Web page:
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Envy and Its Discontents

In Kevin Timpe & Craig Boyd (eds.), Virtues and Their Vices. Oxford University Press. pp. 225-244 (2014)

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  1. Varieties of Envy.Sara Protasi - 2016 - Philosophical Psychology 29 (4):535-549.
    In this paper I present a novel taxonomy of envy, according to which there are four kinds of envy: emulative, inert, aggressive and spiteful envy. An inquiry into the varieties of envy is valuable not only to understand it as a psychological phenomenon, but also to shed light on the nature of its alleged viciousness. The first section introduces the intuition that there is more than one kind of envy, together with the anecdotal and linguistic evidence that supports it. The (...)
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  • Pride in Christian Philosophy and Theology.Kevin Timpe & Neal A. Tognazzini - 2017 - In J. Adam Carter Emma C. Gordon (ed.), The Moral Psychology of Pride. London: Rowman & Littlefield. pp. 211-234.
    Our focus in this chapter will be the role the pride has played, both historically and contemporarily, in Christian theology and philosophical theology. We begin by delineating a number of different types of pride, since some types are positive (e.g., when a parent tells a daughter “I’m proud of you for being brave”), and others are negative (e.g., “Pride goes before a fall”) or even vicious. We then explore the role that the negative emotion and vice play in the history (...)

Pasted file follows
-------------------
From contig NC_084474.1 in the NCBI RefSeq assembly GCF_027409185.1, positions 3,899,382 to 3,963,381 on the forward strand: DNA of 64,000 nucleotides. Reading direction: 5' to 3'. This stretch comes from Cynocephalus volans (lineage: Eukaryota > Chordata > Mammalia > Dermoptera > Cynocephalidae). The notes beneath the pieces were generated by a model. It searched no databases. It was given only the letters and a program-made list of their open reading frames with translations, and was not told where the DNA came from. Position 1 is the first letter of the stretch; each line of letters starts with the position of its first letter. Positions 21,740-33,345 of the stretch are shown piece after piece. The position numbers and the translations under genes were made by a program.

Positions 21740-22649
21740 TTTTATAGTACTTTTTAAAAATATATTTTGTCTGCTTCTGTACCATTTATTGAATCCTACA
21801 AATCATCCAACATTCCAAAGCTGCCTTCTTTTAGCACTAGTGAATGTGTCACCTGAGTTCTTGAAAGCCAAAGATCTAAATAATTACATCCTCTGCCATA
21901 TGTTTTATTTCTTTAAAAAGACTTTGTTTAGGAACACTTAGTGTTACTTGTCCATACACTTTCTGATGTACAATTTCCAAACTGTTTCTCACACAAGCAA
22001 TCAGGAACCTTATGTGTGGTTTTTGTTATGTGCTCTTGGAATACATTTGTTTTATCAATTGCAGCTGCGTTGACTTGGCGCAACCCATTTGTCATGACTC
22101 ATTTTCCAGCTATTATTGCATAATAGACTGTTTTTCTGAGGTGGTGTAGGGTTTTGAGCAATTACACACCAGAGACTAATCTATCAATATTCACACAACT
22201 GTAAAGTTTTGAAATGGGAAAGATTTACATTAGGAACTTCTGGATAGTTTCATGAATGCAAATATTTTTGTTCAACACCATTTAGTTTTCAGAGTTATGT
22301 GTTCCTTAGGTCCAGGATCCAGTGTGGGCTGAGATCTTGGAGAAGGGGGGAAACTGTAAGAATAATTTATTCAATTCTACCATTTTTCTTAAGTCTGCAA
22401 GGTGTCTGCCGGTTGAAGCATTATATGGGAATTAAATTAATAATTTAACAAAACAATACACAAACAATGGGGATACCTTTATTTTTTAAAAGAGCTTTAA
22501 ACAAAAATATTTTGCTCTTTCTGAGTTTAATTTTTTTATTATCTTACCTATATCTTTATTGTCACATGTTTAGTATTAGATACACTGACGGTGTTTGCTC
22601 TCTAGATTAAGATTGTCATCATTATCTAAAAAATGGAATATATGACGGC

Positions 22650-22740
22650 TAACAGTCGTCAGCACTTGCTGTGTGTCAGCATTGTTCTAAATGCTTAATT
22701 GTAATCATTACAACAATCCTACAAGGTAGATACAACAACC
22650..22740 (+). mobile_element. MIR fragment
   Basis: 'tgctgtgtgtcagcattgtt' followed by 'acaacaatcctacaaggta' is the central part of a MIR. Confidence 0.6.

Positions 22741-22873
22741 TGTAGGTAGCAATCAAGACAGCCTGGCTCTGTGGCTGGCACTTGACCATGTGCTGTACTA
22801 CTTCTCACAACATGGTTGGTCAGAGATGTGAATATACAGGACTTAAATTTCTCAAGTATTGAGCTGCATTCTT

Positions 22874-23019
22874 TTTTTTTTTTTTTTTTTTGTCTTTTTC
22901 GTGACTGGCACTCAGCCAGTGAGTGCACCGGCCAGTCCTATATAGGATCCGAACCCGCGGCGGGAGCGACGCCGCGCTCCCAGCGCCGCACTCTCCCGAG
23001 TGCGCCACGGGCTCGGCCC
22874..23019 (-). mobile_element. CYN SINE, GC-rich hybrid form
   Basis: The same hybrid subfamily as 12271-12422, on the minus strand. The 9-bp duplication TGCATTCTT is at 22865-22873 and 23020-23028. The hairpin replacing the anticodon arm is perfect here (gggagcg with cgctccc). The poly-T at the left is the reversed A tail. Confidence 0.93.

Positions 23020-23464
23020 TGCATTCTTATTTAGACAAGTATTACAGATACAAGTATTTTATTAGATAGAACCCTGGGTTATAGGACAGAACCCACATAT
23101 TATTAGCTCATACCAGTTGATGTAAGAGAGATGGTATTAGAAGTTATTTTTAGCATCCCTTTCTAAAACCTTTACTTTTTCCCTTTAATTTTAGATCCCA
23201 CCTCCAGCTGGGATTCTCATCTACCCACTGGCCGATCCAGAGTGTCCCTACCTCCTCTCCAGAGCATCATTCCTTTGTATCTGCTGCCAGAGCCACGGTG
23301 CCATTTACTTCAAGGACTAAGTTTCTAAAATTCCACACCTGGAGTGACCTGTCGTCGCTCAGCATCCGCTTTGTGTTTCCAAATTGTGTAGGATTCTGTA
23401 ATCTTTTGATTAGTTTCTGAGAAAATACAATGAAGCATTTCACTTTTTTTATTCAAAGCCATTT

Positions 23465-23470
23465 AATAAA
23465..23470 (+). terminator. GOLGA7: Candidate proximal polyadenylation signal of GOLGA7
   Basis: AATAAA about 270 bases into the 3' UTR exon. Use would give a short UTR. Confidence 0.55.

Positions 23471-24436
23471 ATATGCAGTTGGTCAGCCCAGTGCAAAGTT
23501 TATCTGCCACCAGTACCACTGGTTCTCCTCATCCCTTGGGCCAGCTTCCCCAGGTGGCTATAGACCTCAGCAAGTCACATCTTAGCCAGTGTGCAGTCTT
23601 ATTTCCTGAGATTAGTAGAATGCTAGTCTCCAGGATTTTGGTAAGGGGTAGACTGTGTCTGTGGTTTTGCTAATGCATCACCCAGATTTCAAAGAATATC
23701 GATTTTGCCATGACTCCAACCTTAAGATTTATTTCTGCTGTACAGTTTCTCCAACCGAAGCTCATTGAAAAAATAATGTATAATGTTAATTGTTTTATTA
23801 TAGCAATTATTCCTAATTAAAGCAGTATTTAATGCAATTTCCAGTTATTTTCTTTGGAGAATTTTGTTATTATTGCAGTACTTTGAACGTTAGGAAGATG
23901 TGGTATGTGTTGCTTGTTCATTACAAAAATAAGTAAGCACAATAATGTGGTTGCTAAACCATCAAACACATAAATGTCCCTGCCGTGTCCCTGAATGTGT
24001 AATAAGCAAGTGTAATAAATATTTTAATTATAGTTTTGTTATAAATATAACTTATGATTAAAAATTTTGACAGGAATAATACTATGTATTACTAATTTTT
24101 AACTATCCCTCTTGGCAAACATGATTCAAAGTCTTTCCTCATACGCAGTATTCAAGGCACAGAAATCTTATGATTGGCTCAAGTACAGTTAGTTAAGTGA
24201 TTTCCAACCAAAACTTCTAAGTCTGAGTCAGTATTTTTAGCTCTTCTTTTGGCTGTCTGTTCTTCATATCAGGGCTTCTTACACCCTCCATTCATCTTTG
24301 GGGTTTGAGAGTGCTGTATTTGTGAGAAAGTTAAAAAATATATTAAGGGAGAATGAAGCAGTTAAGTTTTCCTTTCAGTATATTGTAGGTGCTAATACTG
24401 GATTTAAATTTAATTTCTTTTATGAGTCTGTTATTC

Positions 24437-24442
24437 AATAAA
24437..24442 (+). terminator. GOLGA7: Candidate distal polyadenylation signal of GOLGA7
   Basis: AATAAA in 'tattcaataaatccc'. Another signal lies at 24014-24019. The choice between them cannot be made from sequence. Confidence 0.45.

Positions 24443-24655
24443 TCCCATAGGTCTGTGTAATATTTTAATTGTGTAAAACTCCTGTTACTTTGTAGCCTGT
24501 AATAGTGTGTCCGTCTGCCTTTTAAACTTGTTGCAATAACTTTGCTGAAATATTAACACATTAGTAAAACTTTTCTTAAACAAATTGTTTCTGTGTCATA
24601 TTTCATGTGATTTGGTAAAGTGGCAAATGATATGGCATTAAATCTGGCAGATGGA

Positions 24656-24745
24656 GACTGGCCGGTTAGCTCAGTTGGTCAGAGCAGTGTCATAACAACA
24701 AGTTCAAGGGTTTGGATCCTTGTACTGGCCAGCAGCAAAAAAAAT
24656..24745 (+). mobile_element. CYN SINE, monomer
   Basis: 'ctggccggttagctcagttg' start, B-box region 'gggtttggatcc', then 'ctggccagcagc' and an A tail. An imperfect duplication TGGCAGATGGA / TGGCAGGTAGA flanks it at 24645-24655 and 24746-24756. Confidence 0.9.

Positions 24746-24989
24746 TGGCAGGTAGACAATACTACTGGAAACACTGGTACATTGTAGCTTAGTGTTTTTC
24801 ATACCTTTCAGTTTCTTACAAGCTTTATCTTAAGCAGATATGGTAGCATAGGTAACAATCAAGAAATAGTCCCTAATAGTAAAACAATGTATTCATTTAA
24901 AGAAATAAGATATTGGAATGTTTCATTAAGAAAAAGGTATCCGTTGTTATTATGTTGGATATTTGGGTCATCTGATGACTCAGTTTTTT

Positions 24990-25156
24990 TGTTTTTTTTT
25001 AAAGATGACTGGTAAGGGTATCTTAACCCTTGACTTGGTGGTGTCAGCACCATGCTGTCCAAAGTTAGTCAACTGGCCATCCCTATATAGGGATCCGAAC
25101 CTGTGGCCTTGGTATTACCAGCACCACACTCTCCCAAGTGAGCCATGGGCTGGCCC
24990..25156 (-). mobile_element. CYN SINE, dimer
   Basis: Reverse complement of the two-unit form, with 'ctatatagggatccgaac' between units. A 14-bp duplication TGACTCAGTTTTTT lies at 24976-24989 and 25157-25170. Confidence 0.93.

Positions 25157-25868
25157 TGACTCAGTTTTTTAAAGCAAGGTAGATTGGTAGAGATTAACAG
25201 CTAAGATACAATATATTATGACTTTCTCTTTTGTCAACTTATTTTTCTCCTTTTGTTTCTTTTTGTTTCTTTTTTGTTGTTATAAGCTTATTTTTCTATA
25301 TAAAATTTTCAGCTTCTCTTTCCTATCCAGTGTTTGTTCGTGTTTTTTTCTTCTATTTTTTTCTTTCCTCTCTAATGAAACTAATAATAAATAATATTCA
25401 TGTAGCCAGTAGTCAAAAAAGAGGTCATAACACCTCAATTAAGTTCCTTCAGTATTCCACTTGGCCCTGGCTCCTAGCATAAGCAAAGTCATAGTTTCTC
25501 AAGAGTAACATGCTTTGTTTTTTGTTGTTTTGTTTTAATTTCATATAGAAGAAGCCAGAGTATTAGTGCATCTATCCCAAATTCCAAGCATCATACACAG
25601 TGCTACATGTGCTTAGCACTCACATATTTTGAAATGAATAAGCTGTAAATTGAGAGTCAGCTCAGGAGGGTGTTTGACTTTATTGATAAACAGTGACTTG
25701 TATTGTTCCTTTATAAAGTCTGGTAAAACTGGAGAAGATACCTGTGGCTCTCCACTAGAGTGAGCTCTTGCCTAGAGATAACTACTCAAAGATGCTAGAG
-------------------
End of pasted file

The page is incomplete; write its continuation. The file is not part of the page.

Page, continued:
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  • Cornell Realism, Explanation, and Natural Properties.Luis R. G. Oliveira & Timothy Perrine - 2017 - European Journal of Philosophy 25 (2):1021-1038.
    The claim that ordinary ethical discourse is typically true and that ethical facts are typically knowable seems in tension with the claim that ordinary ethical discourse is about features of reality friendly to a scientific worldview. Cornell Realism attempts to dispel this tension by claiming that ordinary ethical discourse is, in fact, discourse about the same kinds of things that scientific discourse is about: natural properties. We offer two novel arguments in reply. First, we identify a key assumption that we (...)
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  • Phenomenology of resentment according to Scheler and Girard in light of sloth in Thomas Aquinas’ Summa Theologiae.Miguel Ángel Belmonte - 2020 - Scientia et Fides 8 (1):221-242.
    Después de que Friedrich Nietzsche expusiera el fenómeno del resentimiento mediante un supuesto desenmascaramiento de un complejo emotivo oculto, autores posteriores, como Max Scheler y René Girard, matizaron el análisis nietzscheano aplicándolo a diversos ámbitos antropológicos y sociales. Muchas de las principales aportaciones de estos análisis contemporáneos encuentran sus precedentes en autores anteriores, modernos y medievales. Seis siglos y medio antes de Scheler, Tomás de Aquino ofrece en dos cuestiones de su Summa Theologiae dedicadas a la acedia y la envidia (...)
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